The changing view of tax

Aggressive tax avoidance schemes are unfair, and cost Britain billions in lost revenue. It's time we tightened the rules, says Merryn Somerset Webb. How hard can it be?

Is it OK to avoid tax? Not long ago the majority of people might have agreed that it was. After all, as along as you aren't doing anything illegal (ie, evading tax), what business is it of anyone else's?

That view is changing. In his budget, George Osborne said he regarded "aggressive tax avoidance" as "morally repugnant". He then made a brave attempt (since failed) to force Britain into a minimum universal income tax rate by capping the level of tax reliefs any one person can claim. The press then picked up on the scandal of public-sector employees avoiding national insurance and cutting their overall tax bills by having their salaries paid via companies.

This week things have moved further, with a cover story series in The Times headlined 'The Tax Avoiders'. The paper claims that avoidance costs Britain £4.5bn a year; exposes a particularly aggressive scheme apparently used by comedian Jimmy Carr to make his income-tax liability vanish; and has a go at the tax affairs of Take That too. I'm with The Times on this one. Why should Carr be allowed to channel his income via Jersey to avoid taxes when he lives, works in and benefits from Britain?

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Why should pop stars get away with using partnership structures as tax shelters while the rest of us finance the infrastructure around them? Surely, whatever you feel about how the state spends our money, it doesn't make sense that, as The Times claims, "thousands of wealthy people in Britain pay as little as 1% income tax using below-the-radar accounting methods"?

So it should be good news that not only is HMRC clamping down on evasion via its various tax amnesties, but that in his budget Osborne also said he was to start consulting on a 'general anti-avoidance rule' (GAAR). I'd liked the sound of that, in that it suggested a blanket ruling out of all kinds of obvious avoidance: so anyone running a charity for their own purposes could perhaps be forced to pay up just as much as someone in a Carr-type Jersey scheme.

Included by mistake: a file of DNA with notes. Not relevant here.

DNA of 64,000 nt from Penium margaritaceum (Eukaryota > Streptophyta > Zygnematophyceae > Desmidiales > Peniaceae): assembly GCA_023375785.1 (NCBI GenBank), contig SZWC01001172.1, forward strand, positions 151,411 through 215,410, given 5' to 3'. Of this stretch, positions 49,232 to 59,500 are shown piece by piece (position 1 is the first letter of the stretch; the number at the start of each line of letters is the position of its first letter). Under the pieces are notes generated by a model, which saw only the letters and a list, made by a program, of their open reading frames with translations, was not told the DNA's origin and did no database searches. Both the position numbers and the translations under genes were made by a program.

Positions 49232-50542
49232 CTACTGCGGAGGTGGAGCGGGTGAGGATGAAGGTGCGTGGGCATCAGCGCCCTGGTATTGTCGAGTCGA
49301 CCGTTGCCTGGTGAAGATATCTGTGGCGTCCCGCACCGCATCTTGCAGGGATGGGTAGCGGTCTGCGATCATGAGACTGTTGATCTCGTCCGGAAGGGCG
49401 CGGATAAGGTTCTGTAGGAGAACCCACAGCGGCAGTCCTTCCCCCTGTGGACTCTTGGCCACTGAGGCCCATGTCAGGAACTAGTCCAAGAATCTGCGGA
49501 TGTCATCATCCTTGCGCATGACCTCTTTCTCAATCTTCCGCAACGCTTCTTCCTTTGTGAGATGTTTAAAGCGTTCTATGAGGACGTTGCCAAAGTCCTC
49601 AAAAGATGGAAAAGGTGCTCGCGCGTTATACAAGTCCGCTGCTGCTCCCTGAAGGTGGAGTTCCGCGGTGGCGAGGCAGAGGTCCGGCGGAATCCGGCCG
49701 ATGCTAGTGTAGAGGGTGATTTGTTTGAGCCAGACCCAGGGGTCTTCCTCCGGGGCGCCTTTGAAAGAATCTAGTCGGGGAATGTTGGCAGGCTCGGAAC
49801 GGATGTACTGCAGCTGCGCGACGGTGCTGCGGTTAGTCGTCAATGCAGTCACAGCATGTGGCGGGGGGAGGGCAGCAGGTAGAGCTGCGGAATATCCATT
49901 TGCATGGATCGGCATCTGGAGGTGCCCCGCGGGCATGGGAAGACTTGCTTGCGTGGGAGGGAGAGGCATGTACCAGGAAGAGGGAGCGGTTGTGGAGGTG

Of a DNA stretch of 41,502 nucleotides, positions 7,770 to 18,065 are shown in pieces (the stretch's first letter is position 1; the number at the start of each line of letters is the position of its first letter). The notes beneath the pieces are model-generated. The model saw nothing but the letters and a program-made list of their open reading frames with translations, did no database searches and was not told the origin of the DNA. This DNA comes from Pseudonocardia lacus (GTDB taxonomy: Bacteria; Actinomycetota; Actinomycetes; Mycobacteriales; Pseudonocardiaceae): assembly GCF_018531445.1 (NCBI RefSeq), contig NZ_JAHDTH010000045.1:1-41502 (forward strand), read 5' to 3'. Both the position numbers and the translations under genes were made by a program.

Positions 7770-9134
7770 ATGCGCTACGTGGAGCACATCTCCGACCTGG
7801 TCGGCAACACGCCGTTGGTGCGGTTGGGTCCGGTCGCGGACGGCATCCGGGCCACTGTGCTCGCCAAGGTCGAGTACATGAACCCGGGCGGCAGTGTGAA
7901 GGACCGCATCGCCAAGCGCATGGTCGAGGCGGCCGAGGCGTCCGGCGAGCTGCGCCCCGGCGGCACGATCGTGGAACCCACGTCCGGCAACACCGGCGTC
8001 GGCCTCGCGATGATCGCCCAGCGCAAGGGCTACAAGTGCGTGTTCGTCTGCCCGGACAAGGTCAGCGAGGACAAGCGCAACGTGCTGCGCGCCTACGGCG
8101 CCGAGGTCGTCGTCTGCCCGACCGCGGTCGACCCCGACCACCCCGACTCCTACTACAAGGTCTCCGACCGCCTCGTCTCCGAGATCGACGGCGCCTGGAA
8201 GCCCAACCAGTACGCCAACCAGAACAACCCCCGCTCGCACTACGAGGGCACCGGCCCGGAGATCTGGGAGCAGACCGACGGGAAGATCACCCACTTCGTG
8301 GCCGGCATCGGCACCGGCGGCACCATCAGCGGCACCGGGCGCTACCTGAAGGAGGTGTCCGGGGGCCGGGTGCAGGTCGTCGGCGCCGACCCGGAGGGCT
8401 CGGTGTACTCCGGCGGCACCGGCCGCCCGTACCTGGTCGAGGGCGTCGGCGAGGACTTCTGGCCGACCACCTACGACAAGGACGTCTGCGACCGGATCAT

Sadly, it isn't going to be quite like that. The consultation is now not for a general scheme, but one covering "abusive schemes". Why? Because anything wider would also affect "responsible tax planning". But why is tax planning different to tax avoidance? They are surely the same thing efforts not to pay the same tax as everyone else. If Osborne could bring himself to ignore the vested interests around him he might find this less complicated.

He needs to simplify the system, knock out all confusion, then introduce a proper GAAR that prevents the entire spectrum of what accountants like to call tax planning and we call "landing the rest of us with the bill". Having done that, he can then use the savings to cut overall tax rates. If history is anything to go by, that will pretty much instantly raise his revenues. How hard can it actually be?

Merryn Somerset Webb

Merryn Somerset Webb started her career in Tokyo at public broadcaster NHK before becoming a Japanese equity broker at what was then Warburgs. She went on to work at SBC and UBS without moving from her desk in Kamiyacho (it was the age of mergers).

After five years in Japan she returned to work in the UK at Paribas. This soon became BNP Paribas. Again, no desk move was required. On leaving the City, Merryn helped The Week magazine with its City pages before becoming the launch editor of MoneyWeek in 2000 and taking on columns first in the Sunday Times and then in 2009 in the Financial Times

Twenty years on, MoneyWeek is the best-selling financial magazine in the UK. Merryn was its Editor in Chief until 2022. She is now a senior columnist at Bloomberg and host of the Merryn Talks Money podcast -  but still writes for Moneyweek monthly. 

Merryn is also is a non executive director of two investment trusts – BlackRock Throgmorton, and the Murray Income Investment Trust.